Child Protective Services (CPS) is an organization that exists to advocate for those without the power to protect themselves. CPS can step in when a parent with abusive behavior or addiction issues endangers or harms children.
Sometimes, it will be the reports made by teachers or medical professionals that lead CPS to investigate families. Other times, it will be a parent’s or child’s interactions with law enforcement that initiate a CPS case.
How may criminal accusations against someone in your household lead to a CPS investigation for your family?
CPS can investigate any scenario that might endanger children
It may surprise you to learn that the state could potentially terminate your parental rights even if you have never caused harm to your children.
For example, if the police pull you over for an alleged impaired driving offense and you have your kids in the back seat of the vehicle, not only might you face enhanced penalties for the alleged drunk driving incident, but you could face the removal of the children from your custody because driving while impaired endangers the kids.
You don’t even have to be the person accused of a criminal offense for the states to take action against your parental rights and authority. They can act against you if you fail to protect your children. If you are the victim of domestic abuse and you do not take steps to leave the situation or protect your children from witnessing it, that can give the state grounds to terminate your parental rights as well.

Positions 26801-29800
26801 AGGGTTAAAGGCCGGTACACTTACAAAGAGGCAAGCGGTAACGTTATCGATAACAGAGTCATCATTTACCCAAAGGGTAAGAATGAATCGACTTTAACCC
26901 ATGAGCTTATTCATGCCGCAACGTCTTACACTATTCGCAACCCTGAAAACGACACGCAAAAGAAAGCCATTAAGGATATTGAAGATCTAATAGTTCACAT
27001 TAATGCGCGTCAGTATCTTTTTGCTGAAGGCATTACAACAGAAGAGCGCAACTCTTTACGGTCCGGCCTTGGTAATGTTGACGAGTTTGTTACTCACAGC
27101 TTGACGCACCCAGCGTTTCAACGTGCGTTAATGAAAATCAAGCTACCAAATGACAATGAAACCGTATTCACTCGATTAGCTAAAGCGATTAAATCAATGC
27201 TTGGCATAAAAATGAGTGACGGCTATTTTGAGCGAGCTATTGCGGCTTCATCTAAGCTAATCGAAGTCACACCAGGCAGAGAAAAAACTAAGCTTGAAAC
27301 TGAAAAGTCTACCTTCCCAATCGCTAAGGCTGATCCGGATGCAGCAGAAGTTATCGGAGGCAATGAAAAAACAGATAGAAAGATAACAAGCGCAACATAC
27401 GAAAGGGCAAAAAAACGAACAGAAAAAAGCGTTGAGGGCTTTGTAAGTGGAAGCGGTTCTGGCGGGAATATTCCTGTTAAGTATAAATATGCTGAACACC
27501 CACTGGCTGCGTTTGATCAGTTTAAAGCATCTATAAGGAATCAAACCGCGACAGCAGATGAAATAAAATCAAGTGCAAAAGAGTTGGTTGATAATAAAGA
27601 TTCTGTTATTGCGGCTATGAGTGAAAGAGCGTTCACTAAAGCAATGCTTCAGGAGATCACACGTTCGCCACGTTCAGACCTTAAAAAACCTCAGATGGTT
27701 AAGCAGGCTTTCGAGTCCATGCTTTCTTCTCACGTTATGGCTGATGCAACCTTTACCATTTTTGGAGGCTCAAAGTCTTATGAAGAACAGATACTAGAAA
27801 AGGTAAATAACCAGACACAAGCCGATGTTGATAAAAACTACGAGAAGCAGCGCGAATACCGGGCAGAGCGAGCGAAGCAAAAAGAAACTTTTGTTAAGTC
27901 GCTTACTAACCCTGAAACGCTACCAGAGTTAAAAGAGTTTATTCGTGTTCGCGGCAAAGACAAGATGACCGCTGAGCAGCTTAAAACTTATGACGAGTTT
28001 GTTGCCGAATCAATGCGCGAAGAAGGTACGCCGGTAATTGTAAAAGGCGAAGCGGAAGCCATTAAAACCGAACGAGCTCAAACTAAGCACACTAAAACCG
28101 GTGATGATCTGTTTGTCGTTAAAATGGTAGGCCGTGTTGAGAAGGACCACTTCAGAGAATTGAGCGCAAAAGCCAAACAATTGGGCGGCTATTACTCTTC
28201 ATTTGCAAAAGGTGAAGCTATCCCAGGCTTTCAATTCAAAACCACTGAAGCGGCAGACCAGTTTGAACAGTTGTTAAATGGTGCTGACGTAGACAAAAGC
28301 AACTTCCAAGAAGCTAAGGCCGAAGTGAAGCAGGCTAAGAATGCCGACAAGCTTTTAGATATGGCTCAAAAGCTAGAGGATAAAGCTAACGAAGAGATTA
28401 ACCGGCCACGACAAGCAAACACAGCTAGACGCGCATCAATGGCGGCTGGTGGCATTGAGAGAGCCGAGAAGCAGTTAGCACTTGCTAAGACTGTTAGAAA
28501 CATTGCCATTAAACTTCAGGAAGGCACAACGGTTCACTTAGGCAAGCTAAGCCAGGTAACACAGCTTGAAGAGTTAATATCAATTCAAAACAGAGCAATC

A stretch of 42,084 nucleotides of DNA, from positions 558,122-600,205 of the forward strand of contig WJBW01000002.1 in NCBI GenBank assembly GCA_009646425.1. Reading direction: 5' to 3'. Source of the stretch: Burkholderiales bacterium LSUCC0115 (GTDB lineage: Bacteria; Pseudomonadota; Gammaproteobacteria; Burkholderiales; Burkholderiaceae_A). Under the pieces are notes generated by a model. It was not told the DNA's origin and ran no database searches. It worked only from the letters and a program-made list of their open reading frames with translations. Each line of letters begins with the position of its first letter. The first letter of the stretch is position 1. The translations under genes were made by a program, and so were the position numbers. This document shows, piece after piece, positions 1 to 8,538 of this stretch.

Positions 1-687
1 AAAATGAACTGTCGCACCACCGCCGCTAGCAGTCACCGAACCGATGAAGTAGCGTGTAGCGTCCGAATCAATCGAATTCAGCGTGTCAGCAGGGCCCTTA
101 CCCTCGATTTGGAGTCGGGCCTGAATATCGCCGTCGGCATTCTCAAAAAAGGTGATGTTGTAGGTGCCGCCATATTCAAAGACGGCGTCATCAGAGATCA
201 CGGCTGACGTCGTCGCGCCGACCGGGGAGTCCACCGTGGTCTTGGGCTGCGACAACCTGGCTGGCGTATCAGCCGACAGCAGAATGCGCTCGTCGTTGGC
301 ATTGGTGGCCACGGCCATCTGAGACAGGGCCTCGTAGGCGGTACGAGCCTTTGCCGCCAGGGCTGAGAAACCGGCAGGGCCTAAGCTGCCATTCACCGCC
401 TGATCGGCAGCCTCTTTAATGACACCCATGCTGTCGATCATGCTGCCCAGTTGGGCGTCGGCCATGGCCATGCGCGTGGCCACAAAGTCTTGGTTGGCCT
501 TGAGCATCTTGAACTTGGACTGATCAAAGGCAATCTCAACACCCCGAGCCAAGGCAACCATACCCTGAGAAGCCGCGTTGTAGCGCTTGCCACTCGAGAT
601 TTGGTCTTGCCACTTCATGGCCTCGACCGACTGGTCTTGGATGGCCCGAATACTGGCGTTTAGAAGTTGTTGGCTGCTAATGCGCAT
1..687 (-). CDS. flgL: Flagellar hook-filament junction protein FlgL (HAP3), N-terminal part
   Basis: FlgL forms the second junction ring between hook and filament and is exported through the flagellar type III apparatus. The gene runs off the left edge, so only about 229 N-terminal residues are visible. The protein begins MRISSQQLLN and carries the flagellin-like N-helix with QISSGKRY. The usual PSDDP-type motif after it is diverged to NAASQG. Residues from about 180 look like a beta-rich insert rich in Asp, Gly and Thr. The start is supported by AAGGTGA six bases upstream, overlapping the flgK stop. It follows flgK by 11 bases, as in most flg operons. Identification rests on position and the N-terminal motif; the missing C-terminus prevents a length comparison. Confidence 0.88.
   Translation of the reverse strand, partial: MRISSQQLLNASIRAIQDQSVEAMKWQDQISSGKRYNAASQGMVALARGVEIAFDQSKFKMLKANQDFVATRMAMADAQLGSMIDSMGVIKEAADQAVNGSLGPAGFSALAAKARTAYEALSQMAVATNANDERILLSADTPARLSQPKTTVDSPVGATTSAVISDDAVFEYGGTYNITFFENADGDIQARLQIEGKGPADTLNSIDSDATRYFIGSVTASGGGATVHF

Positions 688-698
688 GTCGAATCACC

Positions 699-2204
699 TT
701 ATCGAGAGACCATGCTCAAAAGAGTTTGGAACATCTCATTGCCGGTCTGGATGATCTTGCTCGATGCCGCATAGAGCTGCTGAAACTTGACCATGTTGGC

What happens once CPS gets involved?
CPS showing up at your house doesn’t mean that your children won’t get to live with you anymore, but it does mean that there is a risk of that outcome. Many parents, desperate to protect their relationship with their children, will agree to extended interviews with CPS workers, not realizing that the very things they say to try to protect their relationship with the children might end up building a case against them.
If the state does remove your children, you will typically have to participate in a reunification plan that might require six to 12 months’ worth of effort on your part. Although many people do not realize it, you have the right to have a lawyer there assisting you during every interaction with CPS. Having legal representation could help you avoid implicating yourself during interviews or making other mistakes when dealing with CPS that might affect your parental rights and family.